Atmospheric WAter Cycle over Antarctica: past, present and future – AWACA

The European Union-funded AWACA project strives to answer the following question: How does the atmospheric water cycle work in Antarctica? AWACA will ultimately improve our understanding of how snow in Antarctica forms, falls and in what quantity. To understand and predict the fate of atmospheric water including isotopes all along the tropospheric column, the project will apply a consistent and comprehensive combined observation and modelling framework. AWACA will also combine adapted/designed instruments to form fully autonomous observation platforms deployed at several sites, including surface meteorology, isotopic composition and atmospheric remote sensing, along a 1 100 km coast-to-plateau transect aligned with the typical moisture-carrying air mass trajectories. The findings will help scientists gain a deeper understanding of past, present and future variabilities of the atmospheric branch of the water cycle above Antarctica.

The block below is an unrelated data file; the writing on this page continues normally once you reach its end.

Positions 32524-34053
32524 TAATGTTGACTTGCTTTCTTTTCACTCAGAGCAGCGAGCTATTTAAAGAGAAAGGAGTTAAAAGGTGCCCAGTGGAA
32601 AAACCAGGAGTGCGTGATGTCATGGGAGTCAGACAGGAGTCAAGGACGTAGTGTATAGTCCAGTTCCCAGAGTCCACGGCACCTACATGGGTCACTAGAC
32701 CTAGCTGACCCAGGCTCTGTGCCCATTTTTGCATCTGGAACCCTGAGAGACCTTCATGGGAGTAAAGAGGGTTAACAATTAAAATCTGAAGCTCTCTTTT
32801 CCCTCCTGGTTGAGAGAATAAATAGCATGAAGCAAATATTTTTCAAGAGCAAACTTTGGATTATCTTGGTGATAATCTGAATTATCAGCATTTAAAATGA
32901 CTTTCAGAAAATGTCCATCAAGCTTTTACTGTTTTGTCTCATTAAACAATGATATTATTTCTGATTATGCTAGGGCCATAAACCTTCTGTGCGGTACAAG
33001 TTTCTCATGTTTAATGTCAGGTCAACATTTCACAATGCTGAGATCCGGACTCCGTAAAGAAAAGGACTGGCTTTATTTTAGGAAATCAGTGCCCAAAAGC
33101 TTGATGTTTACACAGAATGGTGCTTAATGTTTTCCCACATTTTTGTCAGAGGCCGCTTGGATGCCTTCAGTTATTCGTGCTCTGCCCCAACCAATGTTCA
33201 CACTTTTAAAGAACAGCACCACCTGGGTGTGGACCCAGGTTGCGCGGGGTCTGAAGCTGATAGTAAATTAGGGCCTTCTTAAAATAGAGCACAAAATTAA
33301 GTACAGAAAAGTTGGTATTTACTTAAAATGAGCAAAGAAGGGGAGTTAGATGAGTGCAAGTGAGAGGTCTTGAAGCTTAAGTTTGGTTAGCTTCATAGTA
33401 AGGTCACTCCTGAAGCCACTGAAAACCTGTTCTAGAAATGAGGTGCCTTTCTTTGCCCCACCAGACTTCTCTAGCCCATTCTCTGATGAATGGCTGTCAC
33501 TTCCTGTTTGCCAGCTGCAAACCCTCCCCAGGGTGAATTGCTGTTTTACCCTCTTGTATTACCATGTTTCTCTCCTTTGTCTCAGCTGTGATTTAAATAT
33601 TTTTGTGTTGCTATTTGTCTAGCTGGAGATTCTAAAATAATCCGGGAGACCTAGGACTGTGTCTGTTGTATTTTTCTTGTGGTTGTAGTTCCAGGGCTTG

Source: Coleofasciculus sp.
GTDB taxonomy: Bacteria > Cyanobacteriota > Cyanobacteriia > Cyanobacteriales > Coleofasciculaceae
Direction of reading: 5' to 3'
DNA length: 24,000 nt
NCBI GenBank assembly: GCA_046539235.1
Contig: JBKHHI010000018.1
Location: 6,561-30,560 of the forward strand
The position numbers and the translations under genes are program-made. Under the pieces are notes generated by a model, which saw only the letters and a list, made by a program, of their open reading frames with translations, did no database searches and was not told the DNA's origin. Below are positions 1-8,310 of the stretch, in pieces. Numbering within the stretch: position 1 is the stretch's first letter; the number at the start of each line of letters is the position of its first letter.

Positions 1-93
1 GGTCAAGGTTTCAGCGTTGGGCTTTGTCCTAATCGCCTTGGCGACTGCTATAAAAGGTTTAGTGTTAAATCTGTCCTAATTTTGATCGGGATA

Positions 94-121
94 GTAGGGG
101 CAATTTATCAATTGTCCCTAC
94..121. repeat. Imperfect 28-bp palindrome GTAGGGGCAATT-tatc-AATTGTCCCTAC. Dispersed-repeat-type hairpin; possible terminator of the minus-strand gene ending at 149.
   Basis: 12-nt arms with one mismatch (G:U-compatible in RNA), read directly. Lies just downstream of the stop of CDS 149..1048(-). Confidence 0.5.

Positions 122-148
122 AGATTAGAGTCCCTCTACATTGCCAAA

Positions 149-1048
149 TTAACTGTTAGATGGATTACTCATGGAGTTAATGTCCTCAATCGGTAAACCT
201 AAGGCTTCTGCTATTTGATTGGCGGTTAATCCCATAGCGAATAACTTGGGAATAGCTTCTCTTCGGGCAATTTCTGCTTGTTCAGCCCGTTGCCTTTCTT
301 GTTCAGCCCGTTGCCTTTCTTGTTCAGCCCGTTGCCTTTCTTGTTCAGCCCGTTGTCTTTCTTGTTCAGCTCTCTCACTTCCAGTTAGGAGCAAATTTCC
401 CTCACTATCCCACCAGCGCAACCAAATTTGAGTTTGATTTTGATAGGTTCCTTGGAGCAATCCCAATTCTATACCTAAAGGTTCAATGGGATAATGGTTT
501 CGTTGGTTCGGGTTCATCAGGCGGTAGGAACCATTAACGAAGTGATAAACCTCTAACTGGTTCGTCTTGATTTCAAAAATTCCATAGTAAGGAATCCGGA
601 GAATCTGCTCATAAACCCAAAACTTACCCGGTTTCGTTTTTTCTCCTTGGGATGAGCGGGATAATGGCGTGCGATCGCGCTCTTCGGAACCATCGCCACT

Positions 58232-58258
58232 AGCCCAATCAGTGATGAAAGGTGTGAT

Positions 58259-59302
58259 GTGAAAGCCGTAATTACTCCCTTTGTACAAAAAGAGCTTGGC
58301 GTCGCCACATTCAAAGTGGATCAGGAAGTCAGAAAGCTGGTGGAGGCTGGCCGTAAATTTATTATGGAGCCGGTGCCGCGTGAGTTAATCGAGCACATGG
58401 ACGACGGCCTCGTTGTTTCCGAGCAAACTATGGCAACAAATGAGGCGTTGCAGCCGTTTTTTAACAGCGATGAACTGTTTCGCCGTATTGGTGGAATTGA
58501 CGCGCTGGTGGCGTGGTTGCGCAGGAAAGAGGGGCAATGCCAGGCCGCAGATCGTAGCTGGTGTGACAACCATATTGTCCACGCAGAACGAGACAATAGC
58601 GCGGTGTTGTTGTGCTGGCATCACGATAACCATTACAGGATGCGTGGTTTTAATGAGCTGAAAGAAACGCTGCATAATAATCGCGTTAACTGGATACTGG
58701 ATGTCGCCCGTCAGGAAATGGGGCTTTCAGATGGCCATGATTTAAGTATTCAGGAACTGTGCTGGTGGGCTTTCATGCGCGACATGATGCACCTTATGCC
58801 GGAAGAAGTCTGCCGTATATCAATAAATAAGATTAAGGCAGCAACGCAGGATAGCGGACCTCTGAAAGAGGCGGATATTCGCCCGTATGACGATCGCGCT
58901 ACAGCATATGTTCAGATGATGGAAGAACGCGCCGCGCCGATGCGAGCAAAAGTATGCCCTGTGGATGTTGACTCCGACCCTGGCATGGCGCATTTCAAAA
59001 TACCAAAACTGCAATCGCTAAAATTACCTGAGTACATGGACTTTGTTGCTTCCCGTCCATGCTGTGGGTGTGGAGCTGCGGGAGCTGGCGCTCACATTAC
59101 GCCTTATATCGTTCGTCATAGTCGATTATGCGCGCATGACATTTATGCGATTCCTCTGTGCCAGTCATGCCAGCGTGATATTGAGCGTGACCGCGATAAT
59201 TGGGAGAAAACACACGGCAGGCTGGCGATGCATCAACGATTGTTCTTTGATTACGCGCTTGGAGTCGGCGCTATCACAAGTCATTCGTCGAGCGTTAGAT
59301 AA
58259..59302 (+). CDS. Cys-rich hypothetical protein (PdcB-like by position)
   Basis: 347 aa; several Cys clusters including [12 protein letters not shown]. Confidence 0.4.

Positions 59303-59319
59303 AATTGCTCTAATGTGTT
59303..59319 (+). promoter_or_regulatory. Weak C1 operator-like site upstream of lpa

Platform: Land-based

Location: 1100-km long transect with 5 instrumented sites in between Dumont d’Urville at the coast and Concordia in inner Antarctica.

Timing: Sep. 2021 and will end in Aug. 2028


Alexis Berne –

Thomas Dubos –

Christophe Genthon –

Valérie Masson-Delmotte –